But above all, the drawing strokes are the graphic equivalent of a strobe light; they make the images flicker in and out of view, keeping everything in constant motion and creating the effect of seeing an old movie-house newsreel condensed onto a progression of exquisite single surfaces. This is also the effect of watching our collective life pass before our eyes. (Through Dec. 6.) Also of interest this week: 
Wallace and Donohue (Postmasters, 66 Avenue A, at Fourth Street): The work of the artist team of Wallace and Donohue is symptomatic of the widespread attempt to rejuvenate minimalist form with a large dose of conceptual irreverence. Their monochrome canvases do not just sit there, they do things and they allow you to do things to them. One canvas, pale pink, is topped off with the kind of aluminum ladder usually encountered in a swimming pool's deep end. A favorite device is a small pivoting canvas placed in the cut-out center of a larger canvas. This the viewer can adjust, changing the composition and sometimes the color of the artwork. 
Sometimes the function is more mechanical. ''Ignore the Man in the Booth'' consists of two large canvases, one blue, one yellow, which flank a corner and which are connected from their centers by excessive amounts of air-conditioning ductwork (it travels up the wall to the ceiling, around the corner and down again). 
The duct motif occurs in other works here and is especially effective in ''Traveling in Pain.'' There, it is made of clear Plexiglas and connects - by the shortest, most direct route possible this time - the centers of two blue canvases placed side by side on the same wall. Through the Plexiglas are visible more of the pivoting center canvases, but we cannot get to them. They're out of reach, rather like comfort is when you are traveling in pain. 
This exhibition brings to mind the title of a recent group show at White Columns: ''New Uses For Your Old Minimalist Strategies.'' Wallace and Donohue's uses are newer than some that can be seen around town these days, and this show has a handsome, if stringent, ensemble effect. But, still it does leave one hankering for some of that old minimalist sensuality. (Through Nov. 9.) Louise Fishman (Baskerville and Watson, 578 Broadway, at Prince Street): Louise Fishman can be faulted for her indebtedness to Abstract Expressionists, but she has her own point of view and her own way of connecting with the canvas. Her goal seems to be to rearrange some of the earlier style's aspects, condensing them into an extremely intimate yet powerful surface. Thus she roughens up Hans Hofmann's push-pull of form with a surface more familiar from Franz Kline, locking together boxy shapes and beam-like strokes that seem to have been bent with much resistance into the canvas's perimeter. She invariably strives for a sense of real light shining through the arched or knotted configurations that dominate her imagery. 
This exhibition seems to mark an important turning point in Fishman's work, in terms of surface, composition and color. In the past, she has worked rather exclusively with a palette knife, giving her surfaces an impacted energy but one that could often turn monotonous. In several of the paintings here, Fishman alternates knife with brush with the result that a whole new scale of expression is being explored.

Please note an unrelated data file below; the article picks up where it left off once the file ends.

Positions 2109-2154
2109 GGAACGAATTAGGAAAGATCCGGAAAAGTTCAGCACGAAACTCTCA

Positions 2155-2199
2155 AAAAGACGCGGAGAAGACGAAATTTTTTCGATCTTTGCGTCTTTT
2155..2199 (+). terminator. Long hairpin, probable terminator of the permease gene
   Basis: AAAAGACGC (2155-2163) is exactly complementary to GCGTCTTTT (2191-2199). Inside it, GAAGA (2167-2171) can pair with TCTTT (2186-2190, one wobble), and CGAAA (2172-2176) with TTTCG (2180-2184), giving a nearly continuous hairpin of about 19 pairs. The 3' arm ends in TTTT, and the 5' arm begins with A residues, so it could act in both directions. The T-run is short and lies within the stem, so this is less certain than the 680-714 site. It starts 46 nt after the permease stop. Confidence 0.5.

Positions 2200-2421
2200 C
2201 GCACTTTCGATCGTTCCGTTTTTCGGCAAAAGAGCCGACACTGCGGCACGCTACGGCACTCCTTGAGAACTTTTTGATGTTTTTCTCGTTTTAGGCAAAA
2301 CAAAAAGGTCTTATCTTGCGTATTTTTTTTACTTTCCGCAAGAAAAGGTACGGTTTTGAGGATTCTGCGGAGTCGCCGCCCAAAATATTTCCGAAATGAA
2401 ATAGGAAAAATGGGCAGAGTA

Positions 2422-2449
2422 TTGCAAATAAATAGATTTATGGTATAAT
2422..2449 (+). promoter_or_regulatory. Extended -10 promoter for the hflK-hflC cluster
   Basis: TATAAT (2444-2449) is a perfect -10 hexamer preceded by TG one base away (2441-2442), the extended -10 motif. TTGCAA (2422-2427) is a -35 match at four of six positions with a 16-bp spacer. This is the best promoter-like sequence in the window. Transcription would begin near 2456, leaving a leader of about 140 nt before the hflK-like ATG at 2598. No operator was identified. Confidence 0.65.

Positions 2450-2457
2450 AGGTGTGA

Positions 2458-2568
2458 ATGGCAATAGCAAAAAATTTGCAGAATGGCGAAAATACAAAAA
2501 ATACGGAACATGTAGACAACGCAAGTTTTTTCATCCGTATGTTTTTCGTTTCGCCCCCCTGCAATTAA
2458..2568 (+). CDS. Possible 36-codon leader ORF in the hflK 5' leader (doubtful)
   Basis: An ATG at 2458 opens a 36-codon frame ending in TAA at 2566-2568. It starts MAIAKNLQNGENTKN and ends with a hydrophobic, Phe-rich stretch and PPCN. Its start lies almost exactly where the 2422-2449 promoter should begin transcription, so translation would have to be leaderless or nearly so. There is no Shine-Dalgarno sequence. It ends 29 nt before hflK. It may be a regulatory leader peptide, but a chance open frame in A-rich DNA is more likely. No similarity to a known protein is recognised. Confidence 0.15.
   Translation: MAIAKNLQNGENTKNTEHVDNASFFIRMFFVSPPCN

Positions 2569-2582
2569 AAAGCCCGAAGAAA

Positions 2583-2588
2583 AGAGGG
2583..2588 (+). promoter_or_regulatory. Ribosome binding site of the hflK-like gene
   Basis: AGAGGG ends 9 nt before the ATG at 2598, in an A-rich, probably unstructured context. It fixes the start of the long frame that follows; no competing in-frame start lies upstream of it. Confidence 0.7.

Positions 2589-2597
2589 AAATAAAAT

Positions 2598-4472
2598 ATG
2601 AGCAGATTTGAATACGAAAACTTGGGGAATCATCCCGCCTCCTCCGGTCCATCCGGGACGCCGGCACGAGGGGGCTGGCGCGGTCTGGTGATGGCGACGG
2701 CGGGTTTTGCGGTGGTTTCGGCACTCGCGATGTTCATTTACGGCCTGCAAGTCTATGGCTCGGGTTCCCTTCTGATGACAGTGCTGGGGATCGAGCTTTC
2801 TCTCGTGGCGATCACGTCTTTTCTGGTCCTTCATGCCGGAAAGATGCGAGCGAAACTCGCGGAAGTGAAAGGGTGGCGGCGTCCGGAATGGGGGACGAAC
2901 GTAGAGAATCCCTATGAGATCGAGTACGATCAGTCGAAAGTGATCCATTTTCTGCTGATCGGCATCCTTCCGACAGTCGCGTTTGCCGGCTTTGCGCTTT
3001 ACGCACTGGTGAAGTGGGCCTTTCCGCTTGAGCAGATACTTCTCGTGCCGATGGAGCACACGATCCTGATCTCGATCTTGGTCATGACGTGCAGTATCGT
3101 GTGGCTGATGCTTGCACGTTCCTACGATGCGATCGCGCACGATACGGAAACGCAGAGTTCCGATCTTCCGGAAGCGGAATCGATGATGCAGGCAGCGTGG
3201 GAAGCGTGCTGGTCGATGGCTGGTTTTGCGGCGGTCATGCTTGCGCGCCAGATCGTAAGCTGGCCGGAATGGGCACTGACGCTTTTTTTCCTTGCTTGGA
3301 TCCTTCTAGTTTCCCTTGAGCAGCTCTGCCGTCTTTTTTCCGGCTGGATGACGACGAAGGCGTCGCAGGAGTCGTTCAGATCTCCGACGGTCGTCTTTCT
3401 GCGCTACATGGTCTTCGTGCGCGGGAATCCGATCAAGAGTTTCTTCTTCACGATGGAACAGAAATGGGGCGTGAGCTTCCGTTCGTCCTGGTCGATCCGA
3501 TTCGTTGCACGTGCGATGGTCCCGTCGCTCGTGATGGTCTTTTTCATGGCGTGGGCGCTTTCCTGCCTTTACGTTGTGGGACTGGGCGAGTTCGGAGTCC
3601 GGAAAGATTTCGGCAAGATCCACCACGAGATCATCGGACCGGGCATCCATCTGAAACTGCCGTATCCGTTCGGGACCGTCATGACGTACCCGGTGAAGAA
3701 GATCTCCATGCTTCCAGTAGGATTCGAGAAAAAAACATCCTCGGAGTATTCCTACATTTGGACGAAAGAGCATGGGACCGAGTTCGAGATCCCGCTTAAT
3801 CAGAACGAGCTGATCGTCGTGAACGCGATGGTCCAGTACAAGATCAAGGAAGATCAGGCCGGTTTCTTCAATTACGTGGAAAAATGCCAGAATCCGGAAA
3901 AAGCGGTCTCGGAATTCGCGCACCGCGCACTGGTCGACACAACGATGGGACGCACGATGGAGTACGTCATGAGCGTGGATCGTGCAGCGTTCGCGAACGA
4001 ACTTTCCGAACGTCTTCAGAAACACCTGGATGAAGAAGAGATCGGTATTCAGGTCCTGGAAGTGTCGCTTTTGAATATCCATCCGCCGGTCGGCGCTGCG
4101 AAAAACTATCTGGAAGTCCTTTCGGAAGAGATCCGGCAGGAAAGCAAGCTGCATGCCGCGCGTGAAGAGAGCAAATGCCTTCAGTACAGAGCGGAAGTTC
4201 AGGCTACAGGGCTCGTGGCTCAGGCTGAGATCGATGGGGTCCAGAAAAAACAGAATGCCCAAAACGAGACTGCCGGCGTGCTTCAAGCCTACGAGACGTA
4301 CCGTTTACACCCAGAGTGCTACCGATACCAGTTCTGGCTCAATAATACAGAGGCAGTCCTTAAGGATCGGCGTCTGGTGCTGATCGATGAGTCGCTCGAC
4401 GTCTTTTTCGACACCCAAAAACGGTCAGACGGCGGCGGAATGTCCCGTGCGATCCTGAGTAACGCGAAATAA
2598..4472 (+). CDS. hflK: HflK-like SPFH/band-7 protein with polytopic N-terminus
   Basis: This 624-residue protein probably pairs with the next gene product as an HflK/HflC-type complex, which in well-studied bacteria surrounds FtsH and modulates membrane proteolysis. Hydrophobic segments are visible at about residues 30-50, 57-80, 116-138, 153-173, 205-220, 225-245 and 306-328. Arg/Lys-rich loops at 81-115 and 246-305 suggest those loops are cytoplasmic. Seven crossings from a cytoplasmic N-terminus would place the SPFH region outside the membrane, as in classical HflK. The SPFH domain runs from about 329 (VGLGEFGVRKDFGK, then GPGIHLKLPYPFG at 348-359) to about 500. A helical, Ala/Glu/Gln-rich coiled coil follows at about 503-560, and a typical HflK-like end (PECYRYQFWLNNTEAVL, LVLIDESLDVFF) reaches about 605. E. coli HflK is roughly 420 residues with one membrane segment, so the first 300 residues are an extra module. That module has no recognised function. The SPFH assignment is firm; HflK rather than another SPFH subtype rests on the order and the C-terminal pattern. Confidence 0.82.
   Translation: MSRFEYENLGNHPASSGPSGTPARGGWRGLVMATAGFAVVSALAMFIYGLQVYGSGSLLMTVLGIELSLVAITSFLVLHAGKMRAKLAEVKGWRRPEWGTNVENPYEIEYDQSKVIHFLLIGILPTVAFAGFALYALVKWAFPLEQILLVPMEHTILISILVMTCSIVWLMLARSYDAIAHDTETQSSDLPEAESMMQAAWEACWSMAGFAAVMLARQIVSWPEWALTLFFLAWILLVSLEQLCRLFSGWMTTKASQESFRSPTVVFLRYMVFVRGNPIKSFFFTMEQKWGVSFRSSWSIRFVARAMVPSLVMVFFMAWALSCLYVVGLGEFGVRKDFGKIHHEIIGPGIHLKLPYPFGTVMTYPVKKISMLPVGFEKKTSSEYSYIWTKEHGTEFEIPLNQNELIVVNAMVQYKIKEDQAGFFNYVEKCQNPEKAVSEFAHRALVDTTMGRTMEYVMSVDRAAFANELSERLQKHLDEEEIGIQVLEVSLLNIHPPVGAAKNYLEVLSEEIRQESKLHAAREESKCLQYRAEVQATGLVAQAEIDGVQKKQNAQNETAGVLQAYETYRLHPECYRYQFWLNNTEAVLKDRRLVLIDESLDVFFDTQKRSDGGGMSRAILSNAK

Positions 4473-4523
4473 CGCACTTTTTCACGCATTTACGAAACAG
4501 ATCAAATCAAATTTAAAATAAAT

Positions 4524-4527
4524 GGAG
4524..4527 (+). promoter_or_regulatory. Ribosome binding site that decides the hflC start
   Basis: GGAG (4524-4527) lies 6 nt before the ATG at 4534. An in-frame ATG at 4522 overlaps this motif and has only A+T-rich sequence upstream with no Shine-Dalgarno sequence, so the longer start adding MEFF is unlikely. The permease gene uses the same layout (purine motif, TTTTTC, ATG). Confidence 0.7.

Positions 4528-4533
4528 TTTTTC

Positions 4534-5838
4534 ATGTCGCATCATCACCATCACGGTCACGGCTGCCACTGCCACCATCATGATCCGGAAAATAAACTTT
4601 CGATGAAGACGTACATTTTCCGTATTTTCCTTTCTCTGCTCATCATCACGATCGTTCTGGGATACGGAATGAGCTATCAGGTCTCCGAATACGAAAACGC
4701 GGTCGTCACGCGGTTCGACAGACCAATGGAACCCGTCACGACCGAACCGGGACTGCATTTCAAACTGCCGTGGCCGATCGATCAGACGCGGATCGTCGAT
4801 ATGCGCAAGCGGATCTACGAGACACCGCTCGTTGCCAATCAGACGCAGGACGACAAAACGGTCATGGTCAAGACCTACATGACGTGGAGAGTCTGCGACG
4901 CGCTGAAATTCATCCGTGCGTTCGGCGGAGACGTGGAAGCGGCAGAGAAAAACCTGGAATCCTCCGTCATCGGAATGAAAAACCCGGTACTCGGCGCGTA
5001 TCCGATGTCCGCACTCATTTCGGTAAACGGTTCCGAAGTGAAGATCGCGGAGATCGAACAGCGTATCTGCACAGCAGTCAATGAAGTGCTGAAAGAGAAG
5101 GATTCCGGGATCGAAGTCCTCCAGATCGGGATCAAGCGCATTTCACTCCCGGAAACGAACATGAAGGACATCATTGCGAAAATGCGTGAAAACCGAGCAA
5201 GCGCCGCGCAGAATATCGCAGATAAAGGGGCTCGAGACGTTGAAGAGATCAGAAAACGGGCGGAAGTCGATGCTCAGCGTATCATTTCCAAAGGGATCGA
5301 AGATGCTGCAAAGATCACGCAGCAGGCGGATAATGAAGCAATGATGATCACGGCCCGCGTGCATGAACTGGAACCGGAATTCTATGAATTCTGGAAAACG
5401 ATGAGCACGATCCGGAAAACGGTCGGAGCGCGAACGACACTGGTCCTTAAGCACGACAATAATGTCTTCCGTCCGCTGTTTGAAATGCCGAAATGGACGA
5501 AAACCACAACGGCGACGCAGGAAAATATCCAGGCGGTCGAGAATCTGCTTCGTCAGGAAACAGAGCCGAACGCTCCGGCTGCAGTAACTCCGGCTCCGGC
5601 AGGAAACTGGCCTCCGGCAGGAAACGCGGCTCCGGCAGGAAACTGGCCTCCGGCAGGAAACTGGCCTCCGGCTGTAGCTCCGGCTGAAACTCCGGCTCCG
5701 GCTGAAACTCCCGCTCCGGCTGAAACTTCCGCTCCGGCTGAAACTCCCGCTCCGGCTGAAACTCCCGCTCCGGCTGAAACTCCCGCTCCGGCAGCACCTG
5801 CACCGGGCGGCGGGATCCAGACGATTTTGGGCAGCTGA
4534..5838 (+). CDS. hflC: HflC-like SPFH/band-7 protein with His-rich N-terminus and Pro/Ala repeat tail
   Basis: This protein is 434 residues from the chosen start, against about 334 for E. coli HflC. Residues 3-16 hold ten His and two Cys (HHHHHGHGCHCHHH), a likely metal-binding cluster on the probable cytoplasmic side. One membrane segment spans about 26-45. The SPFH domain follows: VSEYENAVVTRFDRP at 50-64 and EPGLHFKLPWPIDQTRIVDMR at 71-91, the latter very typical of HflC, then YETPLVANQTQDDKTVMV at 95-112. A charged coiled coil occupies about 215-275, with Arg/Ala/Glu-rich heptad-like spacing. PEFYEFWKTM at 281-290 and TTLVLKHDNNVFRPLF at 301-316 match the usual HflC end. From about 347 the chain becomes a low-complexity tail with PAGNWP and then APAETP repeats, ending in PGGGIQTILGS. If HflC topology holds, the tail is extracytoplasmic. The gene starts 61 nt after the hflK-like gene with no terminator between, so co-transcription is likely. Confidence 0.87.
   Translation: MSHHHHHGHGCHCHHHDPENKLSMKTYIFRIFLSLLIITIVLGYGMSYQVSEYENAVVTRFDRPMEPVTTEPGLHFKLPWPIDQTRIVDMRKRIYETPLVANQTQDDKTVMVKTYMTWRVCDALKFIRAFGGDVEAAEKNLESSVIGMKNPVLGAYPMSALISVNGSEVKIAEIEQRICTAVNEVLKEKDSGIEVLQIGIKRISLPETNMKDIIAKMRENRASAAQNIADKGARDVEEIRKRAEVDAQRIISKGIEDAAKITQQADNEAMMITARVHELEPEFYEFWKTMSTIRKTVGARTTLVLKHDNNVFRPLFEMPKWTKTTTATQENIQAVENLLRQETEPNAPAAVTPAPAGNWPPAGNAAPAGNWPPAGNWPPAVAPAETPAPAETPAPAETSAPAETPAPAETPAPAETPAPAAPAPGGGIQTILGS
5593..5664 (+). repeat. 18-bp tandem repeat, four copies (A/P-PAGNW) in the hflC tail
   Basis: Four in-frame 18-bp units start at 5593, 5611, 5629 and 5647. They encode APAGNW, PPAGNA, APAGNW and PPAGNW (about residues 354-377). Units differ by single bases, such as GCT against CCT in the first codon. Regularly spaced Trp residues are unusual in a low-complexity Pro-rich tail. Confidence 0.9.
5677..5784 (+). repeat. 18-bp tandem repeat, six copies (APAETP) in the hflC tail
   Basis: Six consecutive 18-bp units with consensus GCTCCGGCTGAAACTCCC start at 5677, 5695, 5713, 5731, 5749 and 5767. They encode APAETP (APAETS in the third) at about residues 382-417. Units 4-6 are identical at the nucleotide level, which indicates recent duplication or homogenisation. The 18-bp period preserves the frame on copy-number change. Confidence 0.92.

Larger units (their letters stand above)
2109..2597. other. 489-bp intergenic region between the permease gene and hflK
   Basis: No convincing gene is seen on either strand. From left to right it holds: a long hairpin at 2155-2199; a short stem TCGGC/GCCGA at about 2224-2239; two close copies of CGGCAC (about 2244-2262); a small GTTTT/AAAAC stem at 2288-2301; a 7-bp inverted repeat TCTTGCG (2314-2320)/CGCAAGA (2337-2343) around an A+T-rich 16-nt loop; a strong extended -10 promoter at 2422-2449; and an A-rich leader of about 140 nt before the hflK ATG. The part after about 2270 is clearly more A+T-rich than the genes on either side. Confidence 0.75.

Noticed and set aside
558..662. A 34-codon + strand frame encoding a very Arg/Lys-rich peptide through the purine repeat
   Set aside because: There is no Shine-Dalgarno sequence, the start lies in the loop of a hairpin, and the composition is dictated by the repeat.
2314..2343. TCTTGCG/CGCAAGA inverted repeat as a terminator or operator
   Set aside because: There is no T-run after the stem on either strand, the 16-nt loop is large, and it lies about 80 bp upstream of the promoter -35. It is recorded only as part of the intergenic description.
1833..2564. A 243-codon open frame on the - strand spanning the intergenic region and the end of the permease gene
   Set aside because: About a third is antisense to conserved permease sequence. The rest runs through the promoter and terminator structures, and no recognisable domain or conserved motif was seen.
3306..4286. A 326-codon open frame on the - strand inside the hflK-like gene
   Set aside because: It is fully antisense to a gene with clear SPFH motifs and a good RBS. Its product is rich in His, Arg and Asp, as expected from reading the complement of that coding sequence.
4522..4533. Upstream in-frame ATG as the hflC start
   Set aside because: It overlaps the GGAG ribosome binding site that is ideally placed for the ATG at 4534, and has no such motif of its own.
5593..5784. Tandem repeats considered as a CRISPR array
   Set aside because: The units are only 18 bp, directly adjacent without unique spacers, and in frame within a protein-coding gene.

In addition, Fishman is unlocking the forms of her art, allowing them to peacefully coexist. In ''Ida's Choice,'' blocks of built-up blues and pinkish browns gently edge out all suggestion of pictorial space. In two smaller paintings, ''The Gift'' and ''Smuggler's Notch,'' blocks of brighter, more naturalistic color are scattered across fields of thick blue. In all, the light so long locked at the center of Fishman's art seems to be spreading. (Through Nov. 15.) Christy Rupp (PPOW, 337 East Eighth Street): Christy Rupp's painted steel sculptures deal with natural and manmade conflicts, frequently allowing their dramas to infiltrate one another, and for the most part she manages to deliver her ominous news in rather lively visual form. In ''Options for the Non-Aligned,'' two larger-than-life cranes devour frogs. ''Workerless Recovery'' shows us a sinister little robot, toy-sized but made of heavy welded steel, kicking a hapless worker off the job (and into the air with the help of a coiled stem of steel). In ''Construction Atrophy,'' two truly frightening fish, similarly suspended on long steel stems, circle a tiny house and car, creating a gut reaction familiar to anyone with a mortgage. 
More elaborate scenarios are enacted in works such as ''Rust Belt Unsolid States,'' where caterpillar-like factories threaten one another from atop a belt of rusted metal that curves precariously up and down as if it were a roller coaster. Beneath them are cutouts of Pennsylvania, Michigan, New York and Ohio, clearly candidates for this new-named region. 
Rupp is perfecting what is best described as the three-dimensional political cartoon. As sculpture, her work is informed but hardly innovative; she makes astute use of devices borrowed from sculptors as diverse as David Smith, Red Grooms and Nancy Graves. More important, however, her priorities are clear, her aim is good and her touch, in several senses, is light. (Through Sunday.)